By KEN BROWN, MARTIN PEERS and ROBIN SIDEL
Staff Reporters of THE WALL STREET JOURNAL
Comcast Corp.'s Philadelphia Flyers are riding high in first place in their National Hockey League division while Walt Disney Co.'s Mighty Ducks languish in last, a big fall for last year's Stanley Cup finalists.
The same might be said for the teams' parents. Facing an unsolicited takeover
bid from Comcast, Walt Disney, once a contender, is facing a hot young team
that has very quickly exposed Disney's defense as weak and its options limited.
In defending itself against Comcast's $48.7 billion offer, Disney's management certainly can't boast of its own effectiveness -- the company's shares are trading right where they were six years ago and earnings have been effectively flat for a decade.
Comcast's real concern is less Disney itself than other rivals swooping in for its trophy. Among the potential entrants who could make a play for Disney are Barry Diller's InterActiveCorp., John Malone's Liberty Media Corp., Sumner Redstone's Viacom Inc., Rupert Murdoch's News Corp., and perhaps even Bill Gates's Microsoft Corp. They all have done far more media deals than Comcast CEO Brian Roberts and have strong incentives not to let Disney fall into the hands of a cable company.
Disney quickly hired Goldman Sachs Group Inc. and Bear Stearns Cos. to help it fight Comcast. It needs all the help it can get. The company has unusually weak takeover defenses, lacking even a so-called poison pill, a very common mechanism that makes it prohibitively expensive for a hostile bidder to acquire a large number of shares. In addition, Disney's entire board is elected every year, meaning they could be easily replaced, and Comcast can throw the board out in a written consent solicitation, sort of like a write-in campaign, with just a simple majority of the shares outstanding.
"They are not nearly as well defended as some of their peers," says Jim Mallea, vice president at TrueCourse, a financial-research firm that specializes in data about corporate-takeover defenses.
Disney does have a few cards to play in an effort to control its own fate, say investors. It can own up to its weak performance and dump Chairman and Chief Executive Michael Eisner, who has incurred the wrath of investors and two former board members, including Roy E. Disney.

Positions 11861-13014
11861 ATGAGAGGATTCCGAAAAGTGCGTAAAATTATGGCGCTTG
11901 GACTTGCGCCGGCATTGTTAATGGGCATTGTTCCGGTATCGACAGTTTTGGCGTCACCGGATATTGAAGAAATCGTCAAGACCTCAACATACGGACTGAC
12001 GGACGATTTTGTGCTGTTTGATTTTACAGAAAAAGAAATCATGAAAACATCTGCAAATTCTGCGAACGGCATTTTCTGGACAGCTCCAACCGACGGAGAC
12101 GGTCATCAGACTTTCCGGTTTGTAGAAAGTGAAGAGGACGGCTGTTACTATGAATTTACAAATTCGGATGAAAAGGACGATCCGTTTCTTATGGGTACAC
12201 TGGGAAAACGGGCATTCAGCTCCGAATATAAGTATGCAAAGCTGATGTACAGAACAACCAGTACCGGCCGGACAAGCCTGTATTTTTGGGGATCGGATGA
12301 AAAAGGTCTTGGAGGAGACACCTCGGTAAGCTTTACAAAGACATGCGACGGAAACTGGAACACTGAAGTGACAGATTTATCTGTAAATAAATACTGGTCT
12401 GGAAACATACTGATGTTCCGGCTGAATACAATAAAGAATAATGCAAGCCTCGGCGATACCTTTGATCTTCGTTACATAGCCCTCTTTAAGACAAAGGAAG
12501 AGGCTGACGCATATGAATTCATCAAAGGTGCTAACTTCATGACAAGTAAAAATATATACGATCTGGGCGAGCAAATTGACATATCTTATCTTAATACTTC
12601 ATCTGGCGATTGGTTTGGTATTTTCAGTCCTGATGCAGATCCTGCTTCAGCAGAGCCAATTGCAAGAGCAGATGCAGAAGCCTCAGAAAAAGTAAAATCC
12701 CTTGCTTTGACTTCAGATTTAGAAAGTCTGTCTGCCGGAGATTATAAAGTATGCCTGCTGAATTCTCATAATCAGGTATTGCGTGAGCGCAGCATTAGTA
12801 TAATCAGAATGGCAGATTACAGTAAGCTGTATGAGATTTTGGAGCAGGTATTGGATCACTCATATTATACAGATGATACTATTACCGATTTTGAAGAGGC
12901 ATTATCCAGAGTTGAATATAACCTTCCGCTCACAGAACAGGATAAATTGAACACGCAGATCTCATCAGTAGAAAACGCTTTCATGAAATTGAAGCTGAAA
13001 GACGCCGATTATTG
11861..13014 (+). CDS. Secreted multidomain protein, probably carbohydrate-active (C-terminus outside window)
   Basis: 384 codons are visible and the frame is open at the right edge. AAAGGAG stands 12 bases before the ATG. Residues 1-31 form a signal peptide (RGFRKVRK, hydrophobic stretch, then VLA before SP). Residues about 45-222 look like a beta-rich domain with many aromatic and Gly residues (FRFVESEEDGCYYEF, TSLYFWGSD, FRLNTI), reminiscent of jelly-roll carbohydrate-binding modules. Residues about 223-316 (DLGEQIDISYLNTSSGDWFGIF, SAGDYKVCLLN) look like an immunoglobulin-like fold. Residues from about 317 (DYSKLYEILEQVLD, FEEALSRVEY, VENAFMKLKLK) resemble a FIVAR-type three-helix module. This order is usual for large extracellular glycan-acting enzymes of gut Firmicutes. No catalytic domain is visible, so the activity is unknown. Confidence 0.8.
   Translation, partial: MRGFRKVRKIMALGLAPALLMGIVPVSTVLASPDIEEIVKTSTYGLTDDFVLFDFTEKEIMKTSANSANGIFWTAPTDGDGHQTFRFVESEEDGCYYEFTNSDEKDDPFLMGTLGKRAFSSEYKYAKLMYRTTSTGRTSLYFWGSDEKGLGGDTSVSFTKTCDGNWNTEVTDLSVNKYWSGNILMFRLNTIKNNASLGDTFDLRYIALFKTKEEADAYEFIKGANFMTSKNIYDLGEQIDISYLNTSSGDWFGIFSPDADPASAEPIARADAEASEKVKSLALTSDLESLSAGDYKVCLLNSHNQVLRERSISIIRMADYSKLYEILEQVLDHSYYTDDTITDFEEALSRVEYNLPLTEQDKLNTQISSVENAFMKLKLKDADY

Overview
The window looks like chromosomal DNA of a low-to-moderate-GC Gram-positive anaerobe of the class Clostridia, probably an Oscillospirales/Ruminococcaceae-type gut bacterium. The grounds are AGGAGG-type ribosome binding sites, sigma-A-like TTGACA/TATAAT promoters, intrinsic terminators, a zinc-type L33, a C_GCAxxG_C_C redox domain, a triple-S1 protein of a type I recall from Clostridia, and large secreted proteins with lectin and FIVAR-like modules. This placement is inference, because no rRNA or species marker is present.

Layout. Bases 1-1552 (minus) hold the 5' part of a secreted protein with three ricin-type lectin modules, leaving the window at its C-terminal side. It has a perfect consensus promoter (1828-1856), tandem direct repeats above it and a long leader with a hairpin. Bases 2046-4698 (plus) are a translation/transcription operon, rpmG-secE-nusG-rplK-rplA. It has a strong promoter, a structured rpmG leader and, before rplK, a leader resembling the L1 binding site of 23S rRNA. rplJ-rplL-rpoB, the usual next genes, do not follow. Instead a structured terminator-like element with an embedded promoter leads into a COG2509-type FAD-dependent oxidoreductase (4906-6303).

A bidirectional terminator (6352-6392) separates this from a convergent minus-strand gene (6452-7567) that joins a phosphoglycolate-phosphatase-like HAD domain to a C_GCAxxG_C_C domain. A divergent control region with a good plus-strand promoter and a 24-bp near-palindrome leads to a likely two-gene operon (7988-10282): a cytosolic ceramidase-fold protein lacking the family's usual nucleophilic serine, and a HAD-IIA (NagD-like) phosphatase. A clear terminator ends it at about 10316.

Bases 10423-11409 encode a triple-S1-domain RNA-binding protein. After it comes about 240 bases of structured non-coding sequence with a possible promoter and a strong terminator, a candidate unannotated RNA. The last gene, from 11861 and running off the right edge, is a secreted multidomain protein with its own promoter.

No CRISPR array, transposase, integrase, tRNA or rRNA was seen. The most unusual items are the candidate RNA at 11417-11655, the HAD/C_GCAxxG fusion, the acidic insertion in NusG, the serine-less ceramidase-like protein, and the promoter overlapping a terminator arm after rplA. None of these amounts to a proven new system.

"I like Disney's assets, I just don't like Disney's management," says Ned Dewees, a portfolio manager at Douglas C. Lane and Associates, a New York money manager which owns shares of Disney. Or Disney can argue that its own corporate governance, which has been upgraded recently, is far superior to Comcast's where the Roberts family controls the company through supervoting shares.
Disney's improved corporate governance could backfire on Mr. Eisner. In one improvement, Disney hired former U.S. Sen. George Mitchell to be its presiding director. Mr. Mitchell, who has become one of Disney's public faces, has the credibility to stand up to Mr. Eisner. In addition, good governance means maximizing shareholder value, and turning down a reasonable offer would demolish Disney's good-governance credentials.
If Disney does stick with Mr. Eisner and argues that its pristine corporate-governance structure would be ruined by Comcast, it will have a tough task ahead of it.
First, many investors don't believe Disney's claims. "They are not the bastion of corporate governance, they never were," Mr. Dewees said. "So now they get a C instead of a D." Critics of Disney's governance cite high executive compensation, Mr. Eisner's entrenched leadership and a board that until recently was closely allied with management.
Second, AT&T Corp. made the same argument when Comcast was trying to get its cable assets in 2001, and investors ignored the move. "I don't think it's easy to pick on Comcast because institutional shareholders have found a way to live with it," said one person familiar with the matter.
Finally, the media industry is the land of bad corporate governance, so Comcast doesn't stand out. For example, several major companies including Liberty and Viacom have supervoting rights, giving their top executives control of the company.